A woman's right to know the contents of her own body, and to make a choice about whether to continue her pregnancy or not, should be defended against laws trying to stop prenatal sex selection, either in the developing world or in the developed world. Restrictions on women's reproductive freedom harm the interests of women and girls, and ignore myriad social policy solutions, such as education and income incentives to have girls and universal old age pensions, that provide better answers (...) to the strains of unbalanced sex ratios. The opponents of sex selection trumpet all accounts of increased discrimination against women resulting from unequal sex ratios while ignoring growing evidence of positive cultural change and women's empowerment fromwomen's enhanced marriage prospects. Opponents of sex selection reify a conservative heteronormative model of sexuality, gender roles and family structure, while arguing that unmarried men are social time bombs who can only be controlled by a wife. Eventually the social policy dilemma around sex selection will presumably be made moot since would-be parents will be able to use pre-conceptive technology to determine a conceptus's gender without abortion or in-vitro fertilization. But until the sex selection argument unravels before technological innovation, women's rights to control their bodies must be defended against laws banning - or requiring - prenatal ultrasound and abortion. (shrink)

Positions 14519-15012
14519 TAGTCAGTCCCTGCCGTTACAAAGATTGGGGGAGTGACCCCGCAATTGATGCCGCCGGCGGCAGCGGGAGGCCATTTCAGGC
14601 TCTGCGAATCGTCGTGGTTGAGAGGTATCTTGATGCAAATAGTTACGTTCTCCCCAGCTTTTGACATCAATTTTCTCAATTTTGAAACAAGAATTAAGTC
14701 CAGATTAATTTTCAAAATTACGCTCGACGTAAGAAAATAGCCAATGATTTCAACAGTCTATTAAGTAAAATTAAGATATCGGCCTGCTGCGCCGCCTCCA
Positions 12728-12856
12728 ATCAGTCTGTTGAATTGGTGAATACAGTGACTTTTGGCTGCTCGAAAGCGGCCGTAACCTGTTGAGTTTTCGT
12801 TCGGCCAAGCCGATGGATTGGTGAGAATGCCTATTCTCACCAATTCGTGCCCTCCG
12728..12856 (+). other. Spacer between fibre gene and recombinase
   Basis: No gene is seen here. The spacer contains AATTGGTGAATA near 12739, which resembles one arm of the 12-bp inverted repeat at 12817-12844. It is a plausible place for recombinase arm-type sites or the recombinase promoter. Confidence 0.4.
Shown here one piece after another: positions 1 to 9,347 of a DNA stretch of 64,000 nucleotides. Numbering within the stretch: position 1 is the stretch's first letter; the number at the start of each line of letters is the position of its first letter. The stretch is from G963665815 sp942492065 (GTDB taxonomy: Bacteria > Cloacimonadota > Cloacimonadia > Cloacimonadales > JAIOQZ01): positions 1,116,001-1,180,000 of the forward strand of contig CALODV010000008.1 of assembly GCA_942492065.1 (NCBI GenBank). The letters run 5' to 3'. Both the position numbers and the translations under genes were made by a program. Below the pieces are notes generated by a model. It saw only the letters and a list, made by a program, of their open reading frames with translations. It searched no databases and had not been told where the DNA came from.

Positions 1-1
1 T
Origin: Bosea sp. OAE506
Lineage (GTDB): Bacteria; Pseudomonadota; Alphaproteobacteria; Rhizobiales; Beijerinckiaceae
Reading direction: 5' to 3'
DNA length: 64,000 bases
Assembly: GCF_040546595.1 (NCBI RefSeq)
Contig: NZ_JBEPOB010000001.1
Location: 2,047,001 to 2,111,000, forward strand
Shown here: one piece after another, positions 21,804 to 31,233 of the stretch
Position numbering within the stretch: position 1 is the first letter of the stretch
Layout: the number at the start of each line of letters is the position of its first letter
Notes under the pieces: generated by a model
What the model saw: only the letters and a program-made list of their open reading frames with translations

On 9 May 2005, the Israeli Ministry of Health issued guidelines spelling out the conditions under which sex selection by preimplantation genetic diagnosis for social purposes is to be permitted in Israel. This article first reviews the available medical methods for sex selection, the preference for children of a specific gender in various societies and the ethical controversies surrounding PGD for medical and social purposes in different countries. It focuses then on the question of whether procreative liberty or parental responsibility (...) should be the centre of attention in this context. Finally, the article critically examines the new Israeli guidelines and their implications for the women undergoing the necessary medical treatments, for the children born as a result, for other members of the family and for society in general. (shrink)